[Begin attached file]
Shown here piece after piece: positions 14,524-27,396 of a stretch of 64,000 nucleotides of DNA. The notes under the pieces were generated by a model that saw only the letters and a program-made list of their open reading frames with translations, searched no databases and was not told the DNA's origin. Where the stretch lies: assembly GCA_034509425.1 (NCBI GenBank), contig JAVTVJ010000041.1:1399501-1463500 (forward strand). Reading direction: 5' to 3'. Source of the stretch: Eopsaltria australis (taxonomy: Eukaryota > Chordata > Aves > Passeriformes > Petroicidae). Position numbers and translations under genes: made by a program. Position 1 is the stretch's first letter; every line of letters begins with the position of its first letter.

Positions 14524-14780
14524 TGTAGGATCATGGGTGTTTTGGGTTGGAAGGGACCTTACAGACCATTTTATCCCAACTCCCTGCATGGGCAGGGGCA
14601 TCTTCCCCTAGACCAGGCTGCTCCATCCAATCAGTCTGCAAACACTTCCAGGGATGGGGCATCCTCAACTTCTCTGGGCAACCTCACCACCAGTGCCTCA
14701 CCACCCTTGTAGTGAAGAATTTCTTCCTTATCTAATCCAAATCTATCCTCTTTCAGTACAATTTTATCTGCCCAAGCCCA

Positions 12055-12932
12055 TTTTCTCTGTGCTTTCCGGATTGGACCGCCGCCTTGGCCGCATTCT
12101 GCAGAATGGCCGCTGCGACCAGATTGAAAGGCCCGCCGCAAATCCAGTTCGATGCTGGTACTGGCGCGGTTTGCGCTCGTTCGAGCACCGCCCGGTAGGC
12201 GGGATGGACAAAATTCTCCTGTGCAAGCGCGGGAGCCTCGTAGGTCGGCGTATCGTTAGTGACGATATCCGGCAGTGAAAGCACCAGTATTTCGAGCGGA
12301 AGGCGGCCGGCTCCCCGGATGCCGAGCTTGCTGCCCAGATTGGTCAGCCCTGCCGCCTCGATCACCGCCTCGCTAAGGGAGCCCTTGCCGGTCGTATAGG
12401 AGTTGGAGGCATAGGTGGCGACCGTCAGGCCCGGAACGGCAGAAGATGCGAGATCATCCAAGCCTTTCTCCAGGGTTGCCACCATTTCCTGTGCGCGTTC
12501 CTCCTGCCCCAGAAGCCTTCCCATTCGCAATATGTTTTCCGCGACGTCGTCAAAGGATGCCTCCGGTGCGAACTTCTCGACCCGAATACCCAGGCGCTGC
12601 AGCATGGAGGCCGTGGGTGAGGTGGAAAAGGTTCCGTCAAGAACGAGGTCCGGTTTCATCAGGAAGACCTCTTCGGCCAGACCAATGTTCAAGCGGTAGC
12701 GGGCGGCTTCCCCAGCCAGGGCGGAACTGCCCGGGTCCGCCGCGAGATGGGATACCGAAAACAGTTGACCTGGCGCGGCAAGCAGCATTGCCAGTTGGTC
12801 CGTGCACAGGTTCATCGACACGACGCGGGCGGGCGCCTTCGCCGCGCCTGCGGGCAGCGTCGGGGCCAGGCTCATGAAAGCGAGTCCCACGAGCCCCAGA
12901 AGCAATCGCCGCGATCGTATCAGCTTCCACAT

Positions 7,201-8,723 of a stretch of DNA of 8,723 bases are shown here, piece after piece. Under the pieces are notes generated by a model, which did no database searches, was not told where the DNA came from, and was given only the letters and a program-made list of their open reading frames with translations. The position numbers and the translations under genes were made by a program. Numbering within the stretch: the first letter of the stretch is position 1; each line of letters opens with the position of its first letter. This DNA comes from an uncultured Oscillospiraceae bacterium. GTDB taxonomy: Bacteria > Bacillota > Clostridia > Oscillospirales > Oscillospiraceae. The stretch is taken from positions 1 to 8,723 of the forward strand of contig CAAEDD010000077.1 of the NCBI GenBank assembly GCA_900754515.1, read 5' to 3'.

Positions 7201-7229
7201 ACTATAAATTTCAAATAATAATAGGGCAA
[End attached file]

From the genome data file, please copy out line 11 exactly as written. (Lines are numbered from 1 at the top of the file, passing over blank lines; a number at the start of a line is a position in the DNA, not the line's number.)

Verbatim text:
12401 AGTTGGAGGCATAGGTGGCGACCGTCAGGCCCGGAACGGCAGAAGATGCGAGATCATCCAAGCCTTTCTCCAGGGTTGCCACCATTTCCTGTGCGCGTTC